Education Principles


St. Thomas Aquinas and the Curriculum

The object of all liberal education is freedom in truth.  Christendom College, in keeping with the teaching of Holy Mother Church, acknowledges the essential role played by St. Thomas Aquinas in our curriculum.  All those who would pursue wisdom, both natural and supernatural, will owe a special debt to the Angelic Doctor, for the truth has been set forth most clearly in his writings.  As Pope John Paul II has said,

If today also . . . philosophical and theological reflection is not to rest on an “unstable foundation,” which would make it  “wavering and superficial,” it will have to draw inspiration from the “golden wisdom” of St. Thomas, in order to draw from it the light and vigor it needs to enter deeply into the meaning of what is revealed and to further the progress of the scientific endeavor.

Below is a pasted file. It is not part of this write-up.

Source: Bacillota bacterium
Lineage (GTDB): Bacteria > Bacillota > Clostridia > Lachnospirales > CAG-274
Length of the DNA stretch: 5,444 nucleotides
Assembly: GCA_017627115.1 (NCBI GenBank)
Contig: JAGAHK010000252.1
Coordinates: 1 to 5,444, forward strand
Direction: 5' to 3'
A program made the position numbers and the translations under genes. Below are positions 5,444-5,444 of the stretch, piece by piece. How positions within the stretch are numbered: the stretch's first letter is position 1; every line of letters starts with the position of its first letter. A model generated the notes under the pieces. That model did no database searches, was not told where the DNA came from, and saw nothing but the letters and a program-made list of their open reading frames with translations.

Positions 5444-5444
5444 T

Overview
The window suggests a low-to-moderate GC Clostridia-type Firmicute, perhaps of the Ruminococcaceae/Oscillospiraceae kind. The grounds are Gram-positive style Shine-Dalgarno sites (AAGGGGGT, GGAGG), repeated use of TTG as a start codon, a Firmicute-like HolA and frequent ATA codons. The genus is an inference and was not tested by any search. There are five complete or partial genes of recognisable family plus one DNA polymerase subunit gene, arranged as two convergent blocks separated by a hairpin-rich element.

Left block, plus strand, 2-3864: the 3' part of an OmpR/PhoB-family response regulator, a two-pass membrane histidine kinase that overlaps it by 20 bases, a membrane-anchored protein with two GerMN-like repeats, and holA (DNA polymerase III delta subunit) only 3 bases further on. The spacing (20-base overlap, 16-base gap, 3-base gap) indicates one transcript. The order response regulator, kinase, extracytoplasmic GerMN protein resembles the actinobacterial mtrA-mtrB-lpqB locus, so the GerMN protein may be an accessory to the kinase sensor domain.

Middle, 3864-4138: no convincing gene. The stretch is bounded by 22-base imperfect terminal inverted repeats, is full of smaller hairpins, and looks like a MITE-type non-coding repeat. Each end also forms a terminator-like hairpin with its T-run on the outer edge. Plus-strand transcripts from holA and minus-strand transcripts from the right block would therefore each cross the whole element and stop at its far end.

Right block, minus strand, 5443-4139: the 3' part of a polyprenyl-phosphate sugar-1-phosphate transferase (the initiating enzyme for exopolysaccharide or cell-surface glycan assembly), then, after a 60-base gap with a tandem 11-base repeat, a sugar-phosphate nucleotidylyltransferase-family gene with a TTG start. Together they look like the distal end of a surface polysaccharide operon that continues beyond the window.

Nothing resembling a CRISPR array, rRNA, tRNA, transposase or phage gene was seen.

The philosophy of St. Thomas deserves to be attentively studied and accepted with conviction by the youth of our day, by reason of its spirit of openness and of universalism, characteristics which are hard to find in many trends of contemporary thought.

—From the Address on the Perennial Philosophy of St. Thomas for the Youth of Our Times, at the Angelicum, Rome, 1979.

Therefore, in accordance with the mind and discipline of the Church for the formation of the young, Christendom College is committed to a Thomistic educational policy: programs of instruction in philosophy and Sacred Theology shall be taught according to the spirit, method, and principles of the Common Doctor.

 

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